President Barack Obama of the United States and President Vladimir Putin of Russia displayed, in various shades, facets of world power when they did battle at the United Nations yesterday. At the 70th annual session of the United Nations General Assembly, Syria loomed like an ominous hulk of concern.
It had to, radiating as it does regional and now international security concerns. The EU is in retreat, imposing controls on refugee flows, raising the fence and placing razor wire.
States outside the EU are themselves under domestic pressure to receive refugees, and have done so with varying degrees of constipated reluctance. Having cited the need for a comprehensive, global effort to deal with the largest refugee crisis since the Second World War, Obama avoided noting that his own administration had baulked at the subject of leading the way. To date, there is the smallest of commitments to resettle 10,000 Syrians refugees. Organisations such as Human Rights First advocate an increase of this number by ten times.
Obama’s address was a sanctimonious revelation of US intent and power. The mask of decency was off. The US president decided to describe his evident distaste of Putin’s Ukrainian approach, citing the annexation of Crimea as a violation of the “international order”. This should have been far better described as disorder with a persistently stubborn hegemon using liberalism in the manner of a sexually transmitted disease.
Having thrown some dirt at the Putin train of thought, he then suggested that, “The United States is prepared to work with any nation, including Russia and Iran, to resolve the conflict.” Then came the imperialist punch line. “But we must recognise that there cannot be, after so much bloodshed, so much carnage, a return to the prewar status quo.” There would be a “transition” phase in Syrian politics, one that would entail the eventual removal of Assad. (Does US foreign policy ever “ease” leaders out, as opposed to pushing them?)
The not so ugly secret here is that the Obama administration has no choice in the matter, needing to involve Russia and Iran in any lasting security arrangement in the matter. The playground of Realpolitik demands it. The stumbling block here is one of regime change, which in Washington’s pathological tendency: remove what supposedly does not conform to the US laundry list of rampant markets, corporate elites and compliant technocrats.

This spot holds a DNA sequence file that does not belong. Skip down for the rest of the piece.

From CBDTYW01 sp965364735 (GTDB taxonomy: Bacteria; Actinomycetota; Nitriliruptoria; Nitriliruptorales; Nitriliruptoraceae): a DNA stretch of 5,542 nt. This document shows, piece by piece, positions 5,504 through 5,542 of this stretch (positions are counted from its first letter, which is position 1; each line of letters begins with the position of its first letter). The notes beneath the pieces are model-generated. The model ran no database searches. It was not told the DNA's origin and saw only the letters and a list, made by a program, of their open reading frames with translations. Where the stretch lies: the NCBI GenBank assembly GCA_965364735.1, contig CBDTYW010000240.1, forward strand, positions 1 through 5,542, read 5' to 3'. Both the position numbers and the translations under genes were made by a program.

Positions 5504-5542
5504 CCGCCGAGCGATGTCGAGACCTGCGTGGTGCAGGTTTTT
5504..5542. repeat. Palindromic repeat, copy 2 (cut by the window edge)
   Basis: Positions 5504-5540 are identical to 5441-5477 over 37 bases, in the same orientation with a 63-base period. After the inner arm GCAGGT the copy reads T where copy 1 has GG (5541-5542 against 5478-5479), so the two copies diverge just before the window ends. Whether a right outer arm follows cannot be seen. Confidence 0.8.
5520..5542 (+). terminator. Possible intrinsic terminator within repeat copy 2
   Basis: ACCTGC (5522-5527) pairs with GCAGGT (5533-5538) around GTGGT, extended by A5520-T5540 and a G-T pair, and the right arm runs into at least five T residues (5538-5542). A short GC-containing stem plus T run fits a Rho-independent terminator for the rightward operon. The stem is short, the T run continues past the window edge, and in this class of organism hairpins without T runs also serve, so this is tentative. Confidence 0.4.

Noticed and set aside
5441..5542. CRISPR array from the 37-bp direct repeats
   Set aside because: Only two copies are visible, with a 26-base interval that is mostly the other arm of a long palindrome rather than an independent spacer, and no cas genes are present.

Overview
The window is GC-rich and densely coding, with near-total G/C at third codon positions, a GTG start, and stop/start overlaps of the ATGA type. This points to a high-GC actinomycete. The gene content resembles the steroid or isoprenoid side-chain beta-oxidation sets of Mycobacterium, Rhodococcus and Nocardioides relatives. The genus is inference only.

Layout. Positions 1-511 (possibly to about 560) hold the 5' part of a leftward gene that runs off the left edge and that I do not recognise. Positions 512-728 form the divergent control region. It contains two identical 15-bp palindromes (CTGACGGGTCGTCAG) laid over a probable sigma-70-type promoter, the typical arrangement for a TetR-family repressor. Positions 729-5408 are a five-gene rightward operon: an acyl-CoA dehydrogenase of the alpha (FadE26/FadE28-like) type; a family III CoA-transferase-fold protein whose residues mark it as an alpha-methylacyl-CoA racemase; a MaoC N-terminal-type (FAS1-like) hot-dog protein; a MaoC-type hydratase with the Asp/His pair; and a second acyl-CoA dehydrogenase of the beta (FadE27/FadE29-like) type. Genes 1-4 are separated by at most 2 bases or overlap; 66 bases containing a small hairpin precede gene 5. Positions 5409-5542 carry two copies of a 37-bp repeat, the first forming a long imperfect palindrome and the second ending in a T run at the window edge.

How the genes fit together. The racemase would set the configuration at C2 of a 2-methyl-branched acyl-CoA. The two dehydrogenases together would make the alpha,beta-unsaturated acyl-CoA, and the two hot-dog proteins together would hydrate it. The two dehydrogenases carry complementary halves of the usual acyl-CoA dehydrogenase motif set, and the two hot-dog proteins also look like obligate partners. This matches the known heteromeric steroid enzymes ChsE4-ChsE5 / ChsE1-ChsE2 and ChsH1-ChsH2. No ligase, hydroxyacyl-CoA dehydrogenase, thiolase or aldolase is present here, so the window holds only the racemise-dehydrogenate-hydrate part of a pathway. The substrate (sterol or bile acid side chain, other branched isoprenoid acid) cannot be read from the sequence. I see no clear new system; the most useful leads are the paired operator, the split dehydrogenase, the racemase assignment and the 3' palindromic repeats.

Obama’s suggestions are also a recipe for chaos, an invitation to further mayhem cloaked by the veil of democratic reform and social change. Cynics of the effects of American policy would themselves suggest that, be it through design or stumbling, such efforts are, in fact, beneficial to the efforts of ISIS. The last thing the latter wish is for an Assad-governed Syria to continue.
Creating a vicious vacuum, one that would happen in any regime replacement, would invariably be a boon for the Islamic State, allowing them to further consolidate its pompously vicious caliphate. There would be an even more dramatic disequilibrium of violence. Hence the insistence by Putin in his address, and talks with Obama, that Assad is an indispensable feature to prevent any Islamist advance. “We think it is an enormous mistake to refuse to cooperate with the Syrian government and its armed forces, who are valiantly fighting terrorism face to face.”
This gave Putin room to remind Obama what US policy had actually achieved in the Middle East since 2003. There was that largest of black spots, Iraq, and the removal of Saddam Hussein which ruptured the Sunni-Shiite divide. Then came the overthrow of Col. Muammar el-Qaddafi in Libya, releasing the fundamentalist drive in North Africa. The latter case has proven particularly relevant now, given the migration routes that sprung up from a porous, semi-anarchic state run by an assortment of radical groups.
Such publications as the New York Times have decided to read the Kremlin’s ambitions in the area as pseudo-imperial, a standard reflex that bores as much as it irritates. “For the Kremlin [a broad coalition against the Islamic State] means restoring enough stability in Syria to win acceptance of an expanded role for Russia in the Middle East – not to speak of its expanded military presence.” The only basis for this reading is the recent Russian effort to move military assets to an airfield near Latakia in Syria.
Putin’s suggestions for a united front utilising the Syrian government have also been fobbed off by the Western commentariat. Andrew S. Weiss, vice president for studies at the Carnegie Endowment for International Peace, is dismissive over the Putin “road map” on Syria, comprising what he sees as “a fuzzy concept of a grand coalition to fight terrorism arm in arm with Bashar al-Assad, the very man the Americans say is the source of the problem.”
Weiss’s reading is typically in search of clarity where there is none to be had. His historical reading on coalitions when made for the purpose of defence seems sketchy – most, except those initiated in pseudo-vassalage and deepest insecurity, tend to be fuzzy, tactical combines. They shift, transform and crumble when needed.
With all that background scuffling taking place, some common ground could be found. Putin placed the prospect of bombing ISIS targets on the table. But importantly, he has never shied away from his understanding that Assad, like him or loathe him, stabilises. Tyrannies serve historical purposes in that sense, cruel as they may be. Eventual peaceful change will have to come from within.
The hegemomic, self-allocated mandate for Washington, on the other hand, is muscular, indecent and ultimately riddled with miscalculation. Discounting Syrian sovereignty through a collective loosely described as the free world is hardly a recipe for righting the wrongs in Syria.